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Cuban-Americans, the best present for your parents. Make them laugh!



(Chistes de Cuba sobre la revolución)

By Manuel Tellecheaa
Translator of "Simple Verses" by José Martí

Published by Arte Publico Press of the University of Houston

Cuba is the birthplace of magical realism: there the truth often masquerades as a joke, and jokes often conceal the truths that cannot be spoken. There is someone in a Cuban jail right now who was convicted of a "subversive dream." While waiting on line with hundreds of others to receive that week's rations of beans or sugar (for even sugar is rationed now in what was once the World's Sugarbowl), this hopeless innocent related a dream he had the previous night about someone assassinating the maximum leader. He was reported immediately to the authorities and has never again committed the crime of dreaming in public. This is not a joke, although in a world where everything revolves around the whims, follies and phobias of one omnipotent individual, life is one endless joke for those caught in that nightmare.

The joke began on January 1, 1959 and is now the world's longest running joke. It has transformed a nation that once had the third-highest GNP in the Western Hemisphere into a pauper state. It has endeavored to turn a people once proverbially happy and carefree into a grim pessimistic tribe of automatons where individuality and initiative are punished and passivity and stagnation is the only way of life. This is the real legacy of the Cuban Revolution, and a legion of doctors setting the bones that the Secret Police break, or a legion of teachers teaching the young how not to think, cannot change that reality.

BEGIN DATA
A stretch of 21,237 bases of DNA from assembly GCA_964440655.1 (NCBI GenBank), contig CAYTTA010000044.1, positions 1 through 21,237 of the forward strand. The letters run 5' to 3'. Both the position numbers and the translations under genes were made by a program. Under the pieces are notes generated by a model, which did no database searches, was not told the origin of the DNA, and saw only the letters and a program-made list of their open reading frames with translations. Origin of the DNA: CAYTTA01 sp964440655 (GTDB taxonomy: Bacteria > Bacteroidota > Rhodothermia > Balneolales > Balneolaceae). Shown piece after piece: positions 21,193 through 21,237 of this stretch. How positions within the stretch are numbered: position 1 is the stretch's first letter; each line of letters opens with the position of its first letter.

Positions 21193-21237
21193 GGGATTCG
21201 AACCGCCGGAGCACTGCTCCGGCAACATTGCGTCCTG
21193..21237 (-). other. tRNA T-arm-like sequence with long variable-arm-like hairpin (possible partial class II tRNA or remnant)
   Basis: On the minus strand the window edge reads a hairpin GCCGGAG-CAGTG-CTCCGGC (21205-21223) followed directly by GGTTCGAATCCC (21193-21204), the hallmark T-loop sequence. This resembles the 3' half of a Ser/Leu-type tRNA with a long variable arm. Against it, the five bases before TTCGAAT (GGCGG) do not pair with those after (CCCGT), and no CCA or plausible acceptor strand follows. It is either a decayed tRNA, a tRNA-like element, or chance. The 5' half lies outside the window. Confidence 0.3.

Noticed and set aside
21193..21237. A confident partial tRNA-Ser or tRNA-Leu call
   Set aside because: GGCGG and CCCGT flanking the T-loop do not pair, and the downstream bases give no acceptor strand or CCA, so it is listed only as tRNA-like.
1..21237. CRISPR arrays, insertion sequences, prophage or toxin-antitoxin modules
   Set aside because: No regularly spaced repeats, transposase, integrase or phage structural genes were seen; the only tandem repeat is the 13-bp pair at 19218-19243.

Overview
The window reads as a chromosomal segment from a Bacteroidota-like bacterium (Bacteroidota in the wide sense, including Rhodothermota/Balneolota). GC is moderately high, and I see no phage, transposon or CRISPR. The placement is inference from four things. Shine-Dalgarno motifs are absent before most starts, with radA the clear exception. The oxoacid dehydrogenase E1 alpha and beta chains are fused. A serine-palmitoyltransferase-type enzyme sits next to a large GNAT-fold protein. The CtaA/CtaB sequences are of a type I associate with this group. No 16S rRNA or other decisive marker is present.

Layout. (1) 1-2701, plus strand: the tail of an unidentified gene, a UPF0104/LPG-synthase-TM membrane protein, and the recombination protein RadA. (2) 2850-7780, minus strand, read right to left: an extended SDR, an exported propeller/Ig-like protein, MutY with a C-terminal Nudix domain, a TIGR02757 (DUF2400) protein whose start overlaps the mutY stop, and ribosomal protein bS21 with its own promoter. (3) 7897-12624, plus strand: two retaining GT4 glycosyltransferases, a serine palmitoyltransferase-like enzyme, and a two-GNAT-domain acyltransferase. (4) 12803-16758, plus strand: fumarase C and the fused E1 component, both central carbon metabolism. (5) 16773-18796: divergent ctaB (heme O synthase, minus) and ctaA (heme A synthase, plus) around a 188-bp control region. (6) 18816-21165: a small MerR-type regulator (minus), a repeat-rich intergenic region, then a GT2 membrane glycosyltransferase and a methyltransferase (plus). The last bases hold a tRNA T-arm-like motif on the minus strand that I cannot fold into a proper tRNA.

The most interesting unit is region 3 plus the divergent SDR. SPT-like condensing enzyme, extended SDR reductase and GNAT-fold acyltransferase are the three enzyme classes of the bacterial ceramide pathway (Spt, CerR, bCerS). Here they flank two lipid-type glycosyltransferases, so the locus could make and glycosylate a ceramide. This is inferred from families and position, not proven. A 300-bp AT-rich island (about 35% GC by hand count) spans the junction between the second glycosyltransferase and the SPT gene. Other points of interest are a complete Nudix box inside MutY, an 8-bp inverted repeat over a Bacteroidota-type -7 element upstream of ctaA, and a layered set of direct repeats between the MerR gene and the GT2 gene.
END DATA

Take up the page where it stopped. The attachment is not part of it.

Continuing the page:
The monumentally thin-skinned Fidel Castro and his delicate brother Raul ("Big Brother" and "Little Brother") have always been targets for the humor of the Cuban people. The first newspaper that Castro suppressed upon taking power in Cuba in 1959 was not, as most believe, the Diario de la Marina (founded in 1832), the country's oldest newspaper and an inveterate enemy of Communism before and after the Revolution. No, the first newspaper that Castro ordered shut was Zig-Zag, Cuba's Mad Magazine. He next banned Cuba's most beloved comedian, Leopoldo Fernandez ("Trespatines"), because while performing on a stage with a large portrait of Fidel Castro, he had quipped pointing to Castro's picture: "And that one there, we have to hang him very high."